North Korea's launching of a rocket into space last week amounted to the test of a ballistic missile capable of carrying a half-ton payload over 10,000km, the South Korean defence ministry says.
"Based on our analysis and simulation, the missile is capable of flying more than 10,000km with a warhead of 500-600kg," a defence ministry official told reporters on Sunday.
Live Box 201249144542272650
North Korea launched its three-stage Unha-3 rocket on December 12, insisting it was a purely scientific mission aimed at putting a polar-orbiting satellite in space, but critics say it was aimed at nurturing the kind of technology needed to mount a nuclear warhead on a long-range missile.
South Korea's estimate of the rocket's range was based on analysis of an oxidizer container, which stored nitric acid to fuel the vehicle's first-stage propellant. The container was recovered from the rocket's first-stage splashdown site.
Without any debris from the second and third stages to analyse, the official said it could not be determined if the rocket had re-entry capability - a key element of inter-continental ballistic missile (ICBM) technology.
Several countries and international bodies, including the UN Security Council, condemned the North's rocket launch as a disguised ballistic missile test that violates UN resolutions imposed on the country after it conducted nuclear tests in 2006 and 2009.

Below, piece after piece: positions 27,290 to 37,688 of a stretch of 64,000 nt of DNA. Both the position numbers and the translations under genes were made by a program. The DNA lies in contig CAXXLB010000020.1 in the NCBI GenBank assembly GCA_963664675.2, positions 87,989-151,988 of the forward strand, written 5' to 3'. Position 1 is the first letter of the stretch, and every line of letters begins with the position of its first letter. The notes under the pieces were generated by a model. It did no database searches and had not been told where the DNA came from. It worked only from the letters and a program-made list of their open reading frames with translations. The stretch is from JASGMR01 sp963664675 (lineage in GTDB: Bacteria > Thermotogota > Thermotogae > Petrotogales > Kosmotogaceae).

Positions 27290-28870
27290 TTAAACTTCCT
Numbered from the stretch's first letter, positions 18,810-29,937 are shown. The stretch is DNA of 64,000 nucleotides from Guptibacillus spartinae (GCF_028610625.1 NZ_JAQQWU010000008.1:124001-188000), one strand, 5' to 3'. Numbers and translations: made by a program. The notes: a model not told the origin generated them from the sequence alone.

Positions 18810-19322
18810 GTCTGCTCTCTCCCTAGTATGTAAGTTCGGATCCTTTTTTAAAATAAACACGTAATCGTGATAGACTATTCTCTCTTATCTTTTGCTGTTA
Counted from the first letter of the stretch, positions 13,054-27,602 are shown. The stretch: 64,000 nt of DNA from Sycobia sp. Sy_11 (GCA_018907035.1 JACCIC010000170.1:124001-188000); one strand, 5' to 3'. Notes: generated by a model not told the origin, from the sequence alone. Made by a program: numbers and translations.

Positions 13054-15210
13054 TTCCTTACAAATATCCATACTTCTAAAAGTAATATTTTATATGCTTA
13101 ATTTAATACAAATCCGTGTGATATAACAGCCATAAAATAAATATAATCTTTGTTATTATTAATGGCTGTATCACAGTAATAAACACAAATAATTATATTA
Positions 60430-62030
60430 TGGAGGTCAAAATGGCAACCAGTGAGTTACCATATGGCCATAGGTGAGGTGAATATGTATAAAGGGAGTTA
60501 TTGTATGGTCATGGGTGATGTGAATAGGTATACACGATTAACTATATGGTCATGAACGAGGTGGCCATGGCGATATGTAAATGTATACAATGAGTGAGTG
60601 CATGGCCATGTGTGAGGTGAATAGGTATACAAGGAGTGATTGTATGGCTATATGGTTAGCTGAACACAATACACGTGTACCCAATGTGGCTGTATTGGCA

The North says that the launch was meant to transport a satellite into space. Observers, including the North American Aerospace Defence Command (NORAD) confirmed that an "object" had been launched into space by the rocket.
The success of the launch was seen as a major strategic step forward for the isolated North, although missile experts differed on the level of ballistic capability demonstrated by the rocket.
The debris collected by the South Koreans was made of an alloy of aluminium and magnesium with eight panels welded manually.
"Welding was crude, done manually," the ministry official said, adding that oxidiser containers for storing toxic chemicals are rarely used by countries with advanced space technology.
Kim Jong-un, the North Korean leader, meanwhile, has called for the development of more powerful rockets in the wake of last week's launch.
The North's official media said on Saturday that Kim made the call at a banquet for rocket scientists in Pyongyang on Friday.
Kim had already called for sending more scientific satellites into space on the day of the launch. But his speech on Friday marks the first time he was seen explicitly calling for the advancement of his country's long-range rocket program.